Now that the holidays are over and we have returned to our daily routines, it is a good time to review what has transpired since I last posted.
On January 1, the individual requirement to have health insurance went into effect. As I have written before, this means that individuals who are currently uninsured or who have insurance policies that are not considered compliant with the Affordable Care Act’s provisions must purchase a qualified insurance plan if they do not qualify for some form of government-funded insurance. Otherwise, they will be assessed a penalty fee. Completing an application on healthcare.gov will tell you what plans are available to you, whether you or your family may be eligible for Medicaid/CHIP, and whether or not you are eligible for a premium tax credit. Some individuals and families may be eligible for an exemption. You can see the eligibility rules for exemptions here.
As a reminder, the Affordable Care Act implements many consumer protections and more comprehensive coverage benefits than have ever been available before—no denied coverage for a pre-existing health condition, no lifetime or annual limits on coverage, expansion of essential health benefits, preventive services at no cost, review of provider premium increases, requirements for how insurance companies spend premium dollars, and much more.
According to Marilyn Tavenner, Administrator, Centers for Medicare & Medicaid Services, the most recent data for enrollment tells us that through the month of December at least 2.1 million people enrolled in a private health insurance plan through the federal or state marketplaces and 3.9 million people learned of their eligibility for Medicaid/CHIP coverage.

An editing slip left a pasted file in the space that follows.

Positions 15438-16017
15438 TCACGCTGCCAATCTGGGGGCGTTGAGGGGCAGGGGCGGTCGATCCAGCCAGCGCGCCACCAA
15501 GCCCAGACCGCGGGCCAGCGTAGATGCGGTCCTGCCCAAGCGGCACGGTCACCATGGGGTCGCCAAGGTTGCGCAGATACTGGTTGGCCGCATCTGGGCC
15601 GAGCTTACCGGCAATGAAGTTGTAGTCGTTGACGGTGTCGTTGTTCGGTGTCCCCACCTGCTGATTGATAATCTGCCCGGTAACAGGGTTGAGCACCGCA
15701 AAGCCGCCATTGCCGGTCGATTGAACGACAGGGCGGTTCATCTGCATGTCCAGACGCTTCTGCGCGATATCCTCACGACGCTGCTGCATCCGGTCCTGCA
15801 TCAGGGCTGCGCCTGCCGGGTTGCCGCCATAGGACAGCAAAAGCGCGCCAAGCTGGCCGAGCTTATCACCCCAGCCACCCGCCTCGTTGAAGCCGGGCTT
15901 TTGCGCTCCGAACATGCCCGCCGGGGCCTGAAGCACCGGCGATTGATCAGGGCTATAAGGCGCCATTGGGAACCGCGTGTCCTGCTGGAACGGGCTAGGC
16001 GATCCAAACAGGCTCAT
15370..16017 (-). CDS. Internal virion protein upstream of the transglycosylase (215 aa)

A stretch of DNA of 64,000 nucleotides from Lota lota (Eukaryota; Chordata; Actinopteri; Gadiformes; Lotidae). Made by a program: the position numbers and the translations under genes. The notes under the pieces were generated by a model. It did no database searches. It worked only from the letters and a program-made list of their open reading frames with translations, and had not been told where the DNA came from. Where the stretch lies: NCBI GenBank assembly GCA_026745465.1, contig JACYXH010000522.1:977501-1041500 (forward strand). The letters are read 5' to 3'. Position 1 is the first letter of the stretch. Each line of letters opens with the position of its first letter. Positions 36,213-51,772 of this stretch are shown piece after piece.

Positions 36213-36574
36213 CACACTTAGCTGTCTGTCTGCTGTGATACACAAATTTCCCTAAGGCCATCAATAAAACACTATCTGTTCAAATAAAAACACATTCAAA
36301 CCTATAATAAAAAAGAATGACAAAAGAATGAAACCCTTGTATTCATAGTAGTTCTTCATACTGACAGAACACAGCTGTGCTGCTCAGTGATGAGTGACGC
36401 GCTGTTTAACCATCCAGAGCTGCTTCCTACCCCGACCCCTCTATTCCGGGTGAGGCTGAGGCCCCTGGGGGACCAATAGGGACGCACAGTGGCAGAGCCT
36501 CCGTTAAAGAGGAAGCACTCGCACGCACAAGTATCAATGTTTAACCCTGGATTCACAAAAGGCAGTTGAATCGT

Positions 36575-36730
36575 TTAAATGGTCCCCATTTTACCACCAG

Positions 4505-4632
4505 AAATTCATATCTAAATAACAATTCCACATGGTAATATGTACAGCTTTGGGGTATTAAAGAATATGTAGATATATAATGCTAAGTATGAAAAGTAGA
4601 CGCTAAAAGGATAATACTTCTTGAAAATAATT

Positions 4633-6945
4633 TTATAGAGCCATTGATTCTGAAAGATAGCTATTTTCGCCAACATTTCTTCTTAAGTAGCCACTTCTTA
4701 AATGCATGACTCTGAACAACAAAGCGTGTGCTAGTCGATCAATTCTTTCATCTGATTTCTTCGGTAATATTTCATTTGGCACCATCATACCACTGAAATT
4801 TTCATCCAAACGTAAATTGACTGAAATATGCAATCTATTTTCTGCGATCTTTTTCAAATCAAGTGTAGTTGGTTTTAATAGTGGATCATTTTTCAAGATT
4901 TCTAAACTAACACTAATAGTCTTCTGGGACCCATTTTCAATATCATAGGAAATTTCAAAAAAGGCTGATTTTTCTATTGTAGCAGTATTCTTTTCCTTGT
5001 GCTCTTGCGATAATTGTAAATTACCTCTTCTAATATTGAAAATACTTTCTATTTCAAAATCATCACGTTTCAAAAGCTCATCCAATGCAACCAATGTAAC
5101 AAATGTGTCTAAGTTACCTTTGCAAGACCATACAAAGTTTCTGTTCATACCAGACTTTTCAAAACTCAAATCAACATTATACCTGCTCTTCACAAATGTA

Individuals have until the end of the open enrollment period on March 31, 2014 to enroll in an insurance plan. In order to have coverage start at the 1st of the following month, you need to enroll by the 15th of the prior month. So, to have coverage by February 1, an individual would need to enroll by January 15.
Guidance has also been released which offers an additional option for those who may have received a policy cancellation letter for their individual insurance and have found all alternative coverage to be unaffordable. These individuals can apply for a hardship exemption, which will make them eligible to purchase catastrophic coverage that generally offers much lower premiums but higher deductibles.
The need for reaching out and educating others about this law and for encouraging others to enroll in insurance is just as important now as it was before January arrived. There are still many people out there who will benefit from having comprehensive health insurance coverage made available through the Health Insurance Marketplace.